The U.S. Supreme Court announced last month that it will take up, in its 2021-2022 term, the major Mississippi abortion case Dobbs v. Jackson Women’s Health Organization, which will test the fate of pre-viability abortions.
For decades, states have put guardrails in place to protect women and children in their state from the exploitive abortion industry, and 2021 is turning out to be a banner year for pro-life protections.
Should the Supreme Court side with life in Dobbs, which I hope it will, the question of limits on pre-viability abortion will return to the states.
Regardless of how the Supreme Court rules in June 2022, states are continuing at record pace to advance and enact commonsense laws that protect and support moms and their babies, especially in the face of the most pro-abortion administration our nation has ever faced.
I researched state bills that contain at least one pro-life provision that have been enacted or advanced in each state so far this year. The bottom line? There are nearly 500 pro-life bills (or bills containing at least one pro-life provision) that have been advanced from January through May. Many of those bills contain multiple pro-life provisions.
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Other counts tally the number of provisions in each bill, instead of just the total bills. Those counts lead to counting some bills multiple times, but failing to capture other bills with important pro-life provisions.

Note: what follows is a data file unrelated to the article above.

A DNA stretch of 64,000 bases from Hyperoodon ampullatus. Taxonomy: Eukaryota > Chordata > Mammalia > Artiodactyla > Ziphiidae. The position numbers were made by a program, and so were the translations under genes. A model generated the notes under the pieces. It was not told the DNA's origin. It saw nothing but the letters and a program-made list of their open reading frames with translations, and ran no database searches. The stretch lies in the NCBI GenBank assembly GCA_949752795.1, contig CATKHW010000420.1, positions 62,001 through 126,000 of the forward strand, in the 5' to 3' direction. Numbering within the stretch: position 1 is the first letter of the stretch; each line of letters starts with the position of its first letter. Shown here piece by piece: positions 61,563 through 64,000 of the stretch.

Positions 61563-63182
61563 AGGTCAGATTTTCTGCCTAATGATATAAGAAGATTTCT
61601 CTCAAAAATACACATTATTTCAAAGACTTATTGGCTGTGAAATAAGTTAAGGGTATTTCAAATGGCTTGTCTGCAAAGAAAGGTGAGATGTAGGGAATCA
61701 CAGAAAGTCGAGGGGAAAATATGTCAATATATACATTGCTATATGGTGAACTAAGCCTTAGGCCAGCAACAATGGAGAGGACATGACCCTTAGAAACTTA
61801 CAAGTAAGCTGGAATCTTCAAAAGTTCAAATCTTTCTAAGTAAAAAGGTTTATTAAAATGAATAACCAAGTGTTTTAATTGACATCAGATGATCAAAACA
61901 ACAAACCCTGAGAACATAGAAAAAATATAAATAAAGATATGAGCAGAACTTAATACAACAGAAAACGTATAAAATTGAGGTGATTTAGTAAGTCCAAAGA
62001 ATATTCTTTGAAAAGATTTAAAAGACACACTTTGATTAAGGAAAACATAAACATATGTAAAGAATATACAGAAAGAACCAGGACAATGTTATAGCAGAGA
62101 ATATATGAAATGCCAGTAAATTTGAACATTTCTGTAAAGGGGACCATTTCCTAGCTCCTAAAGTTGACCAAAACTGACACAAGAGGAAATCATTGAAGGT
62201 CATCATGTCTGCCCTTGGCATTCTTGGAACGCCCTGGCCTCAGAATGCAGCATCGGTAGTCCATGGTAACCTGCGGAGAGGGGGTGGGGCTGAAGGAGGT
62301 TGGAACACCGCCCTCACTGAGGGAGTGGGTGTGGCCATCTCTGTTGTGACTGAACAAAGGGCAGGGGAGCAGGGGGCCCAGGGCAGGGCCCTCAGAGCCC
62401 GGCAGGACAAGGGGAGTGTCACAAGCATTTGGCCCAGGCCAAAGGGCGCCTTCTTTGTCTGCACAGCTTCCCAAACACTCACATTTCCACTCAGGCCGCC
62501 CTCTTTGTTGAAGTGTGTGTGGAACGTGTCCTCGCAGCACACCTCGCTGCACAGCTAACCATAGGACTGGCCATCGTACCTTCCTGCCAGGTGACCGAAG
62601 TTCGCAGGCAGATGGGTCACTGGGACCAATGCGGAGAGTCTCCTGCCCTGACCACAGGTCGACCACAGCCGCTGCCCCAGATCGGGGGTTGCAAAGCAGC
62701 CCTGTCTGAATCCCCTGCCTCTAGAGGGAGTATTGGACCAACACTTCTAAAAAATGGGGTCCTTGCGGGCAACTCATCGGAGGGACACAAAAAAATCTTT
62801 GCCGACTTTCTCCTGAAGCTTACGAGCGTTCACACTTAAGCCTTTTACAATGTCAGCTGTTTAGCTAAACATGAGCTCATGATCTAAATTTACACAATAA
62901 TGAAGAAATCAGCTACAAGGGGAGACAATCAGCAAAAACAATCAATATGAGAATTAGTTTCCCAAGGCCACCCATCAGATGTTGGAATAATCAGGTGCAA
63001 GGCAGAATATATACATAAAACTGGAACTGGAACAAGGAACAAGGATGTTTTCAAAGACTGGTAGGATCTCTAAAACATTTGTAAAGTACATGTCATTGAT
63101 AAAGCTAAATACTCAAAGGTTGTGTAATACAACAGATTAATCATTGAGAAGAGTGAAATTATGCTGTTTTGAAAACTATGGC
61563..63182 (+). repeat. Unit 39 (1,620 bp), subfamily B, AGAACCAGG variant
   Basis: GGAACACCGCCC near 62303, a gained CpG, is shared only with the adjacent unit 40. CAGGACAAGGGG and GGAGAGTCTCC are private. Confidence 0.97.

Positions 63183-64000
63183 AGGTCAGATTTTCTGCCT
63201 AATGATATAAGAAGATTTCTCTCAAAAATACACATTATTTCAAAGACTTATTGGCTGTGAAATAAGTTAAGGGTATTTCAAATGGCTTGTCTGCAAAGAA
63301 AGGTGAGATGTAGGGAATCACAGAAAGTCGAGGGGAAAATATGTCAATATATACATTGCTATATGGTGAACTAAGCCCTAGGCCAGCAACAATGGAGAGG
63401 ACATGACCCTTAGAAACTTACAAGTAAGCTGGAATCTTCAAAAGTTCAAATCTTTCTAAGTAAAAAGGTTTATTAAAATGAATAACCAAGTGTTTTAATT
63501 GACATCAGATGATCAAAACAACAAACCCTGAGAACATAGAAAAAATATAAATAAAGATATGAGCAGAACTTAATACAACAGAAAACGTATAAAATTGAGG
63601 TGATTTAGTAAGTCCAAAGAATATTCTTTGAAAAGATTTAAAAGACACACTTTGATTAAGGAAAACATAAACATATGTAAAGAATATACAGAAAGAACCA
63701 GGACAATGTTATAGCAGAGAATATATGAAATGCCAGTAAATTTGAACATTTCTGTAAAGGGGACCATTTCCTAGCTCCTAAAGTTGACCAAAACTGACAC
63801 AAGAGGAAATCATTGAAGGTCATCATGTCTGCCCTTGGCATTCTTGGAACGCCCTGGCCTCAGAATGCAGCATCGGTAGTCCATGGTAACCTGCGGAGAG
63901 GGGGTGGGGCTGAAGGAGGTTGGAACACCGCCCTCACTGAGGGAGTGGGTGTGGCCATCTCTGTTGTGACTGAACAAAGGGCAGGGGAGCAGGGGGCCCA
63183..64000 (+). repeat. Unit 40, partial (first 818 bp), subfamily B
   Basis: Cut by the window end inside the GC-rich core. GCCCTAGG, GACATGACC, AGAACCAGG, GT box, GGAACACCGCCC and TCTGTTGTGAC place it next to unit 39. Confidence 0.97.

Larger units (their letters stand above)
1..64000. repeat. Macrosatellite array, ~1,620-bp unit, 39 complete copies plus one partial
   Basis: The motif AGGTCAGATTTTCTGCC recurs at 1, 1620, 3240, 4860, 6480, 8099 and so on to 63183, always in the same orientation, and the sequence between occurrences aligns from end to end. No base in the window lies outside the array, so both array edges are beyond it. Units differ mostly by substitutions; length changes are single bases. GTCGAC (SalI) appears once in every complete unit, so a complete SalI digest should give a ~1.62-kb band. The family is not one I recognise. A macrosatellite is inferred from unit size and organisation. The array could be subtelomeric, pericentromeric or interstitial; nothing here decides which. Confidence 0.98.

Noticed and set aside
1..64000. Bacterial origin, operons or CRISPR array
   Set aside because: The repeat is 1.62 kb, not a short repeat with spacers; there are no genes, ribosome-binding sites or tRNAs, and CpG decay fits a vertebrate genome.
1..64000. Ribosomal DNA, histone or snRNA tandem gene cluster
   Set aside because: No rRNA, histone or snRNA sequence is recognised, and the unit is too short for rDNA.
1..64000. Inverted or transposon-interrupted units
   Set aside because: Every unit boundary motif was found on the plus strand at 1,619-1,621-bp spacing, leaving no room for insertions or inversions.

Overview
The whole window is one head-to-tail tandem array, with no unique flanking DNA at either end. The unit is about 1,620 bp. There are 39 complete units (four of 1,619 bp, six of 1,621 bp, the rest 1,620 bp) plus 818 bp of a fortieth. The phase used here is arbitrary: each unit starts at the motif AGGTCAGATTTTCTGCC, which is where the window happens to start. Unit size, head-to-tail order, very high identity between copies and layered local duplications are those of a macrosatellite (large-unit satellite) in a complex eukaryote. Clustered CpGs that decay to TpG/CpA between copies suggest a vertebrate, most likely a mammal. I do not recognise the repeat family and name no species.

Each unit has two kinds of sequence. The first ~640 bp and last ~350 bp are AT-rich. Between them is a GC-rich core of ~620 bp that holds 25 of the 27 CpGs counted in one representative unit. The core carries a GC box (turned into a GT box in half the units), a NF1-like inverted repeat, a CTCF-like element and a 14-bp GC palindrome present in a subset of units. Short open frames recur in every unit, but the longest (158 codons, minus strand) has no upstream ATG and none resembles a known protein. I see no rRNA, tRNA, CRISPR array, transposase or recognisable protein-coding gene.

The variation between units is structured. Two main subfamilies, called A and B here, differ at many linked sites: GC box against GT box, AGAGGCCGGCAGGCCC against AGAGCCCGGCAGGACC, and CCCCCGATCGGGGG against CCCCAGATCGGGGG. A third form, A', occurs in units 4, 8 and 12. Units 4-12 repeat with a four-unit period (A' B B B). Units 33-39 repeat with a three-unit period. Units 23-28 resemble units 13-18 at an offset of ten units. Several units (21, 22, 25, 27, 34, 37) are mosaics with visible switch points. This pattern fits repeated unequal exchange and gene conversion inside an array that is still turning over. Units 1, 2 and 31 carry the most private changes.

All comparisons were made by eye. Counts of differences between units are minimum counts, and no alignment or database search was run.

The most active states advancing pro-life bills (or bills containing at least one pro-life provision) in 2021 were Texas, West Virginia, Missouri, Arkansas, Illinois, Minnesota, Arizona, South Carolina, Kentucky, and Oklahoma.
Nearly 1 in 5 bills advanced this year were enacted, and a whopping 89 pro-life bills or bills containing at least one pro-life provision were enacted across 26 states—that is, in more than half of the states in America.
Arkansas led the way by enacting 19 pro-life laws, followed by South Dakota and Montana with seven laws each, and by Oklahoma and Indiana with six laws each.
The laws enacted show a diversity of approaches to pro-life legislation.
There are many ways that states can be pro-life in the way that they support mothers and children. Some of the laws enacted renew funding for abortion alternatives, pregnancy support, or health care support for moms. Others prohibit the funding of abortion or of research using aborted baby body parts, or abortion coverage in health insurance exchange plans.
Another law prohibits the trafficking of baby body parts for unethical fetal tissue research.
Still others prohibit abortion referrals by pharmacists and midwives, or in schools or sex education programs.
There are laws that ban sex- or race-selective abortions, or abortions due to a prenatal disability diagnosis or screening. There are laws that prohibit abortions after a fetal heartbeat is detected or when an unborn child can feel pain.